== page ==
Glass happy about move to nine games

Spoke to Fred Glass earlier about the move to nine games for the Big Ten schedule. My story follows.

When putting together non-conference schedules for future football seasons, Fred Glass has tried to find at least one team that could serve as a drawing card. Not necessarily a traditional power, but a major conference school close to the Hoosiers’ profile.

The way the Indiana athletic director sees it, the Big Ten has done a lot of his work for him for 2017 and beyond.

The conference announced on Thursday afternoon that it will go from an eight-game conference schedule to a nine-game slate beginning in 2017. Each team will alternate years in which they have five and four conference home games. As long as college football sticks to the 12-game schedule, that means each Big Ten team will have just three non-conference games to fill instead of four.

“I think it’s a huge, huge plus for the conference and Indiana University,” Glass said Thursday. “We were strongly in favor of it. I think the fans are the big winners on this. At least every other year, we’re going to have another Big Ten team in our stadium at a time when we’re in expansion and moving to divisions. We’re going to see more of these teams and it’s going to feel more like a conference. I think that’s what the fans want to see.”

And by that rationale, what helps the fans also helps IU.

Though Glass is excited about some of the non-conference matchups he’s set up through the next decade with foes like Virginia, Navy, Missouri, South Florida and Wake Forest, he also realizes that IU fans will likely be more interested in seeing conference foes than any of them. That should mean some additional seats taken up in Memorial Stadium.

In addition, that means more money for the conference, which in turn means more revenue sharing money for Indiana. Because the Hoosiers rarely fill the 52,000 plus seat stadium, they tend to contribute less to the revenue sharing pot than the rest of the league, so they take in significantly more from that than they put in.

“It will be a financial boost for everybody in the conference, but especially us,” Glass said. “Because we’re a revenue sharing (beneficiary). All of these gigantic 100,000 seat stadiums are going to have one more game too, and that’s one more round of revenue sharing. So in some ways, it’s a big windfall for us.”

Fans that are big on having an intriguing non-conference matchup with a Bowl Championship Series opponent may be disappointed, however. Glass said he may occasionally look to add an opponent of that standing, but will usually take that out of his scheduling formula. He’s said before that he likes to have one BCS opponent, two opponents from mid-major conferences, such as the Mid-American Conference, and one from the Football Championship Subdivision.  The MAC and FCS teams will probably stay, and Glass probably will not want to play 10 big league teams in a 12-game schedule.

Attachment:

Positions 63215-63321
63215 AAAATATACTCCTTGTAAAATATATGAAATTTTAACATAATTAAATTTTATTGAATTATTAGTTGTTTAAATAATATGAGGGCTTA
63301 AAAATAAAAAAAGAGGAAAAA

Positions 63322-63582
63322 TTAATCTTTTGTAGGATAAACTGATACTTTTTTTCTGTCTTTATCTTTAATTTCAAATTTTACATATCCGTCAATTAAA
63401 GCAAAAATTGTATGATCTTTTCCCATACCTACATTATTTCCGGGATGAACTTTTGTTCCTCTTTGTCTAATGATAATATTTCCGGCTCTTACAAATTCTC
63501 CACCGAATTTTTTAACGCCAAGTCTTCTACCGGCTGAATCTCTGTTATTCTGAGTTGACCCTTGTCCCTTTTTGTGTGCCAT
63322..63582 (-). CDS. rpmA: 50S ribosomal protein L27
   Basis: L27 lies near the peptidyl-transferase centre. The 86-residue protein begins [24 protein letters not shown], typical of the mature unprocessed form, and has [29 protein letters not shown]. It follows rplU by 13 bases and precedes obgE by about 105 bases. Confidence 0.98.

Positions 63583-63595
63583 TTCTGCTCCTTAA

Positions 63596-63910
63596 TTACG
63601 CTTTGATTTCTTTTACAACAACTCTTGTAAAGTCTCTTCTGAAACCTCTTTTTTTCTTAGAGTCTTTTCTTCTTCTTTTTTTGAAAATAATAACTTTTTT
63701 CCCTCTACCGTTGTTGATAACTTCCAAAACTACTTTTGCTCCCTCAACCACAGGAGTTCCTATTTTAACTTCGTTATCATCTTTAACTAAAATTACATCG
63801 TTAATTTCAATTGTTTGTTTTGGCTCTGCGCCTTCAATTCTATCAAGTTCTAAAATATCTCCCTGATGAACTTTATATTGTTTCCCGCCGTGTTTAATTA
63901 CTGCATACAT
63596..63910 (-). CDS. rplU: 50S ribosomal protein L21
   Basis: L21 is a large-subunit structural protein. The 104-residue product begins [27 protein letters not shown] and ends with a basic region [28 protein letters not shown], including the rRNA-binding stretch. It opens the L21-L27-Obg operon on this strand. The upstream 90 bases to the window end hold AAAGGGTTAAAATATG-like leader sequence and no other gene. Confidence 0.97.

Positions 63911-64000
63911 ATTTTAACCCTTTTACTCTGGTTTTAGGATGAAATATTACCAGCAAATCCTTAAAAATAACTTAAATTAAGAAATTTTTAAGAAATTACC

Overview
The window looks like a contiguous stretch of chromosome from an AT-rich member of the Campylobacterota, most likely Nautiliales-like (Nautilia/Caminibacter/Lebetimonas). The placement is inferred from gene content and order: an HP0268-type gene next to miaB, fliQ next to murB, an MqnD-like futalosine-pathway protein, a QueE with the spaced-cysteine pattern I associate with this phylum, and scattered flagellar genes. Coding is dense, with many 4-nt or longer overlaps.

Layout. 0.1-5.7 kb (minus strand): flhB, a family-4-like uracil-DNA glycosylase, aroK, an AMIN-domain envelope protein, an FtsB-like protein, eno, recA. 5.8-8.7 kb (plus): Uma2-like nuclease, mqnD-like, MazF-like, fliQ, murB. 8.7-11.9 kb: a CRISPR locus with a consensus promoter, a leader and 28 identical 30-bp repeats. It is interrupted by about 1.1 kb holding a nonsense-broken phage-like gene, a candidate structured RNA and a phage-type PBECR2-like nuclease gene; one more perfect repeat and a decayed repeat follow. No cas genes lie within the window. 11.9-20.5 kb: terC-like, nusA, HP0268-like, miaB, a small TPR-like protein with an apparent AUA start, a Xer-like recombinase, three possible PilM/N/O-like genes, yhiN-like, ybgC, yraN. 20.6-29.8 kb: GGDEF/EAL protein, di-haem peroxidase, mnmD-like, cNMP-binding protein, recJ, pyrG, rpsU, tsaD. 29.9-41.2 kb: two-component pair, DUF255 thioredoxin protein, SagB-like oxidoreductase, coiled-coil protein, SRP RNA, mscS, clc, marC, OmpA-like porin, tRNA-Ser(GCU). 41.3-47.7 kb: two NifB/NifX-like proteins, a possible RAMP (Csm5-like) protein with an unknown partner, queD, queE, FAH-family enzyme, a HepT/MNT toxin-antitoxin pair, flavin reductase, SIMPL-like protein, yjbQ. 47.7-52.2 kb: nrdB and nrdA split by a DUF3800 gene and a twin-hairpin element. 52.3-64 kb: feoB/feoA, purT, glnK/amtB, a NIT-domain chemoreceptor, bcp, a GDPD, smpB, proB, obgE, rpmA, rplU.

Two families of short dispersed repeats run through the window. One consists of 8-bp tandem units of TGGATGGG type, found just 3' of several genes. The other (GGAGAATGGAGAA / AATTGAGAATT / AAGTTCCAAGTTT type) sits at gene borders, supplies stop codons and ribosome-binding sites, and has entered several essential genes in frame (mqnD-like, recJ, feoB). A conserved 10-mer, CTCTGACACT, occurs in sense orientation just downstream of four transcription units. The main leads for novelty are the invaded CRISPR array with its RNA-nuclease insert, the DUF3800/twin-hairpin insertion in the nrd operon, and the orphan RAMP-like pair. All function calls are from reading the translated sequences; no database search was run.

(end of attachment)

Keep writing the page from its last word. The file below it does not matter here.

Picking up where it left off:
“As we add another conference game, the reality of that is we’ll probably shift more to that game replacing BCS games rather than another opponent,” Glass said. “We’re probably going to continue to play (FCS) teams or go home and homes with MAC schools,” Glass said. “We’re already going to have nine conference games. We’ll probably be replacing the Wake Forests of the world more than the Toledos of the world.”

Glass said he might not keep that as a hard and fast rule, but he admitted that the downside to the nine-game schedule is that it may force some schools to make some difficult choices on non-conference rivalries. Michigan, Michigan State and Purdue, for instance, all have long-time rivalries with Notre Dame. Ohio State has had some big games with the Fighting Irish as well, and the Buckeyes have made a point in recent years to schedule a monster early season non-conference game with teams like Texas, Southern California and Miami (Fla.).

“That can have some impact,” Glass said.

The move does allow IU a better chance of hitting its goal of seven home games each year. It won’t be easy in years where they have just four conference home games and five on the road, but they could try to balance that by trying for eight home games some years.

“I think our sweet spot is still seven games,” Glass said. “… We’re going to be between six and eight, but we’ll try for seven.”